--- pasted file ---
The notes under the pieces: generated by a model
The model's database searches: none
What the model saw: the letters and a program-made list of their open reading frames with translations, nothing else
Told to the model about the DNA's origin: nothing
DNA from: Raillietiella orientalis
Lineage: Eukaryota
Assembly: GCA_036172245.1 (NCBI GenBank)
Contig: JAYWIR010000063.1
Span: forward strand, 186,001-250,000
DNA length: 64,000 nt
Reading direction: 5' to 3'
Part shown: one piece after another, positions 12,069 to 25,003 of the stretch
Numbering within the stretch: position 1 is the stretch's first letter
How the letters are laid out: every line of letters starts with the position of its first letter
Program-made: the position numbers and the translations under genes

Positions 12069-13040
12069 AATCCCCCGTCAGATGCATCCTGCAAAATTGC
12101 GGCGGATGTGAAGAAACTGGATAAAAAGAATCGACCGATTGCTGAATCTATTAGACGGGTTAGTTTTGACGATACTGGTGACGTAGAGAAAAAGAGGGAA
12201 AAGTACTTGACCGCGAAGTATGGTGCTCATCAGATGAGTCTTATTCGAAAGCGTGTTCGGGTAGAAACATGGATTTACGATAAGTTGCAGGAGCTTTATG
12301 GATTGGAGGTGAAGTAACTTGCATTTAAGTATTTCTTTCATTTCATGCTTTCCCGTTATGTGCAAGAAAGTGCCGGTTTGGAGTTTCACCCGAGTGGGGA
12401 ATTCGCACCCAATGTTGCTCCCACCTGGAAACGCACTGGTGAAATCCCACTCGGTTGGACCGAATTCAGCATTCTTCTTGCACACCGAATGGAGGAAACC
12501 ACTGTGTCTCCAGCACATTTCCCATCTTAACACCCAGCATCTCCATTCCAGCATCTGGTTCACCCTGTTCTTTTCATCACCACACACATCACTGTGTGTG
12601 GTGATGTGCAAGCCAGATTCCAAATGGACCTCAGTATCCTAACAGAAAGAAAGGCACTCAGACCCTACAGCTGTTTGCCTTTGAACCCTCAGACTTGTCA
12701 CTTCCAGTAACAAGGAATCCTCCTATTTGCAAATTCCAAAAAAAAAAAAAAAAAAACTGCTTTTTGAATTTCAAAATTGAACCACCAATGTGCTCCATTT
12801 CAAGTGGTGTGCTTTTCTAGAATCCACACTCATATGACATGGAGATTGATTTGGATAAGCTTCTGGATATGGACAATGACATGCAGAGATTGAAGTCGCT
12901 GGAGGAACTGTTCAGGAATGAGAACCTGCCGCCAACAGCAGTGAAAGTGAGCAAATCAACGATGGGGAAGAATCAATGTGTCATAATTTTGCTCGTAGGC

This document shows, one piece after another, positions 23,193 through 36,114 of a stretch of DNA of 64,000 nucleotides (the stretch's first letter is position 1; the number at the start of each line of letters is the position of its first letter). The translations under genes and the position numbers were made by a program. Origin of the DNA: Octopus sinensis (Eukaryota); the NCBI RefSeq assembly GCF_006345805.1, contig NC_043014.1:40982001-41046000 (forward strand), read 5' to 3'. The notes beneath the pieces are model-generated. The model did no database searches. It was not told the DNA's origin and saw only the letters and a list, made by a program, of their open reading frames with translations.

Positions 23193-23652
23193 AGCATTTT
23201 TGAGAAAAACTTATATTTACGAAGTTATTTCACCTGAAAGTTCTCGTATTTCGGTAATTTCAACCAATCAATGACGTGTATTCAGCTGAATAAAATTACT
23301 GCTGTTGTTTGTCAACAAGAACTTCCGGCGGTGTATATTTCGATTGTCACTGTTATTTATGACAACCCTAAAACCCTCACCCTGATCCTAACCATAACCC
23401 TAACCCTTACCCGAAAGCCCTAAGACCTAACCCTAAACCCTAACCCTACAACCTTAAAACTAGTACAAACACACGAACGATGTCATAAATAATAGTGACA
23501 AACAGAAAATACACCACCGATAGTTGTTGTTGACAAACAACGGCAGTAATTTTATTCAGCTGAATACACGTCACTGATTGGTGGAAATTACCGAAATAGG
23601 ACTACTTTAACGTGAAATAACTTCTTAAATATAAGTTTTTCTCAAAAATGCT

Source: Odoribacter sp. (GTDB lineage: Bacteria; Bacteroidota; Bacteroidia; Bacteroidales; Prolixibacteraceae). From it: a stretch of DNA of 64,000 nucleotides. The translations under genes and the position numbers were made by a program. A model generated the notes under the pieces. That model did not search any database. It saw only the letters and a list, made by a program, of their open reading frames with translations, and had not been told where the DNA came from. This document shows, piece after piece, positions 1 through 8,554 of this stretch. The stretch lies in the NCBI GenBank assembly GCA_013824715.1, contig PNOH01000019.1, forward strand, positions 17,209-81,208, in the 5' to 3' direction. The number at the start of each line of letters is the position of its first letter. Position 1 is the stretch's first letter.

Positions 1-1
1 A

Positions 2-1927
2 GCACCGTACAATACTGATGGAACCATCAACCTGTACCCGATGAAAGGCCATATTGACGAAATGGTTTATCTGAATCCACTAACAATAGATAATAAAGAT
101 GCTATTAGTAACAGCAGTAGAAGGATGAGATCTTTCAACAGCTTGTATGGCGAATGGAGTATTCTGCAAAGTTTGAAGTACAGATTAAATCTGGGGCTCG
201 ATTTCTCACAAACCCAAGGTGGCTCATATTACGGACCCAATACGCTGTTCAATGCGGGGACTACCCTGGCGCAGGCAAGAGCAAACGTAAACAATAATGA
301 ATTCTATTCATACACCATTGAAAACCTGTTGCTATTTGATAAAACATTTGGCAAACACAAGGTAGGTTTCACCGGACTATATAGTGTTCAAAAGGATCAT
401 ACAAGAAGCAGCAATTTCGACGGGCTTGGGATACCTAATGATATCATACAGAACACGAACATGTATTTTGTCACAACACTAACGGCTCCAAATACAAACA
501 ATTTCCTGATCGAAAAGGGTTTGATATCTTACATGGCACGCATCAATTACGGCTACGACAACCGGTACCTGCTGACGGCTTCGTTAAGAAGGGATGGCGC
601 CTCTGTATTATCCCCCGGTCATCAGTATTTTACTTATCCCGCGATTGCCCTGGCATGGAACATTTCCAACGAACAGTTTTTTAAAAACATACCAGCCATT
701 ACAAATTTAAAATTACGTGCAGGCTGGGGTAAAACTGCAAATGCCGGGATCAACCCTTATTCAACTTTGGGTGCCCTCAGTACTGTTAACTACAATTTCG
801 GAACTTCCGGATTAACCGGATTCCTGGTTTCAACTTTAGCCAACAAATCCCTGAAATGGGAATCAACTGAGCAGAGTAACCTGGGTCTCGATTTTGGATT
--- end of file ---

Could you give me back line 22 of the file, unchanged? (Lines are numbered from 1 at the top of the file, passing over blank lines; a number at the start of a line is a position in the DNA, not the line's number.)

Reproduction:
12501 ACTGTGTCTCCAGCACATTTCCCATCTTAACACCCAGCATCTCCATTCCAGCATCTGGTTCACCCTGTTCTTTTCATCACCACACACATCACTGTGTGTG